Medical records administration is an allied health occupation concerned with the management of medical records administration programs to meet statutory and regulatory requirements. Employees in this occupation carry out medical records administration program goals by performing work requiring specialized knowledge of the concepts, principles, and practices of medical records administration. The work requires the application of analytical methods to medical records system issues, reviews, and studies. In addition, employees must have an understanding and apply basic principles of other sciences such as anatomy and physiology. The administrative aspects of the work require an understanding of statistics, data processing, budgeting, contracting, procurement, personnel, and property management.
In a medical records system, records document the history and progress of a patient's illness or injury. They preserve information of medical, clinical, scientific, legal, financial, and planning value. The medical record is a compilation of observations and findings recorded by the patient's physician and other clinical staff. Entries and reports become part of the patient's medical record. Surgery, pathology, and nursing service reports, diagnostic test results, progress reports, and nutrition orders are examples of data included in the record.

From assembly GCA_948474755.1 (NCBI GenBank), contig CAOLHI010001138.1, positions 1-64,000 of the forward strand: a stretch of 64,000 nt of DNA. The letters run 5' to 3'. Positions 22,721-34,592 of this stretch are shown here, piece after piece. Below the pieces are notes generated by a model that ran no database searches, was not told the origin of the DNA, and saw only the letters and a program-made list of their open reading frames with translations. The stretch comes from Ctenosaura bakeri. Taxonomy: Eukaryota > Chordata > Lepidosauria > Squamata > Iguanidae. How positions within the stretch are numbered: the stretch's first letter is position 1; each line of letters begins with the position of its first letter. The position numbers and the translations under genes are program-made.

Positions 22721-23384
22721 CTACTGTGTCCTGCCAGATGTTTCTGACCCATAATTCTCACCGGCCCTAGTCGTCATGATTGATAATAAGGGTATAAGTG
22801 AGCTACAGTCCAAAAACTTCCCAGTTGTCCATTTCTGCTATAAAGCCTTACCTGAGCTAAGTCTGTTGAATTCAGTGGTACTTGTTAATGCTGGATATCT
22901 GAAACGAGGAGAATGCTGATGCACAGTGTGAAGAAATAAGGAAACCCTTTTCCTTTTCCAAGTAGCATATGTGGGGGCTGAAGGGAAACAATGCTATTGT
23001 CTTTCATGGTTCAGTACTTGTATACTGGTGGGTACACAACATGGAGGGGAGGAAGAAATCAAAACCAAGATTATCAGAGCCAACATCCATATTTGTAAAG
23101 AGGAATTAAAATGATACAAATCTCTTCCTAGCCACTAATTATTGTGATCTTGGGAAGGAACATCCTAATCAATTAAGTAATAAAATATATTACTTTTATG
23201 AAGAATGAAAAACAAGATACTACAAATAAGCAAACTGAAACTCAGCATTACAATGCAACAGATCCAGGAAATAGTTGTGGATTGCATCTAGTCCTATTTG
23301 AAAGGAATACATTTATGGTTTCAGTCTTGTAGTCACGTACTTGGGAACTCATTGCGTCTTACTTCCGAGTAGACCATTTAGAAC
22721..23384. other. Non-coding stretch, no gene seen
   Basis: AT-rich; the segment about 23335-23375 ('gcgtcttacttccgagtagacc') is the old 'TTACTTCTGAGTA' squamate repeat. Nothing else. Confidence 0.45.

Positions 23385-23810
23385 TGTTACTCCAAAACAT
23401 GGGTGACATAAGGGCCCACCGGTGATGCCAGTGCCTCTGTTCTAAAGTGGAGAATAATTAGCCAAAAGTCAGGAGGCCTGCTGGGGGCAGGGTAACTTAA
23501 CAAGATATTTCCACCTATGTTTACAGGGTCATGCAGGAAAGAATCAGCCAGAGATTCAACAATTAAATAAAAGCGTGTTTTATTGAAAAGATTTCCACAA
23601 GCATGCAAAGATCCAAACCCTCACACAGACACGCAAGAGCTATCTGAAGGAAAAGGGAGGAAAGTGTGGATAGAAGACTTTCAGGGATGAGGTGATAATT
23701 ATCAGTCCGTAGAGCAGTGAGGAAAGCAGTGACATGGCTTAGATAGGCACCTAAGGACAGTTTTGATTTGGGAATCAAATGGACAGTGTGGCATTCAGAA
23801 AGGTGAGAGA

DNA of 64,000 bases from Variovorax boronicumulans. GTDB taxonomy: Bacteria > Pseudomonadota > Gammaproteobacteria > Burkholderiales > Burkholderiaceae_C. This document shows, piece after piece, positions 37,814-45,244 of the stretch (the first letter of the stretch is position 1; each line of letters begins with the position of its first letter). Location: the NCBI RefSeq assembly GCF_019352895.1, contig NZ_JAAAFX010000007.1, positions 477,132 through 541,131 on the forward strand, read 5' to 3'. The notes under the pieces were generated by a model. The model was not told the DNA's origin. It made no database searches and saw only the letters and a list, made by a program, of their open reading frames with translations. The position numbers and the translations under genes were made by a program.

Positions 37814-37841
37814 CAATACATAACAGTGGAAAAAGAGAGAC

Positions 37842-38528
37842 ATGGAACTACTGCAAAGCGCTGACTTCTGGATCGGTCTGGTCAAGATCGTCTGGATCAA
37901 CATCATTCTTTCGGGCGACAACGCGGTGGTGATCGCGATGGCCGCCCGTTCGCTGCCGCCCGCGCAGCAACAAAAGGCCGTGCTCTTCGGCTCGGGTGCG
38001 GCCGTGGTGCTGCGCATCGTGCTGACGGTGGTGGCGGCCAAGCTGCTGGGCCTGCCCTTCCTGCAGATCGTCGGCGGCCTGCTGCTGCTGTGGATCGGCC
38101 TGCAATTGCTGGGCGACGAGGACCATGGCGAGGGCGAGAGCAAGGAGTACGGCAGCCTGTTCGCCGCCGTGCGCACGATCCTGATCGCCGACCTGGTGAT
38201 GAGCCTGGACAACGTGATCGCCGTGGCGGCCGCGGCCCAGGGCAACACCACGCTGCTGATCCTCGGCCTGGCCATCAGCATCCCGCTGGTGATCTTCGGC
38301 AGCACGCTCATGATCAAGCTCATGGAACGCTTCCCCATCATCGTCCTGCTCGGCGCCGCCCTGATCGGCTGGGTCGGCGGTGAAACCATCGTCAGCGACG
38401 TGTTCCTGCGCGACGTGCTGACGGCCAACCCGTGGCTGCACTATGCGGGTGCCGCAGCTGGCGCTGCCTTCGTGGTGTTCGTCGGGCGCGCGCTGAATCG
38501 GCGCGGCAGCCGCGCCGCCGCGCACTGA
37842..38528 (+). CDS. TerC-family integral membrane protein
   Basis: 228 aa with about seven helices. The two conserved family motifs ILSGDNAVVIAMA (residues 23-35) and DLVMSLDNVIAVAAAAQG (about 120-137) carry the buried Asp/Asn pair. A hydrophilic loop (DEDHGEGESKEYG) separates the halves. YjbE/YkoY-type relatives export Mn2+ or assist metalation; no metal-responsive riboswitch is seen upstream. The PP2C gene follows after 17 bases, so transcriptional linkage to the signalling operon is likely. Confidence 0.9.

This series includes positions the principal duties of which are to advise on, supervise or perform work involving the development, coordination, direction and management of hospital housekeeping programs. The major concern of such programs is the maintenance of environmental sanitation within acceptable levels of bacteriological, as well as visual, cleanliness. The series is limited to positions of managers and assistant managers of hospital housekeeping programs, trainees for such positions and program specialists at organizational echelons above the local hospital level. Of the 278 employed in this occupation most work for the VA, 80 work for the Department of the Army, 4 work with the DOJ, and 4 work for HHS.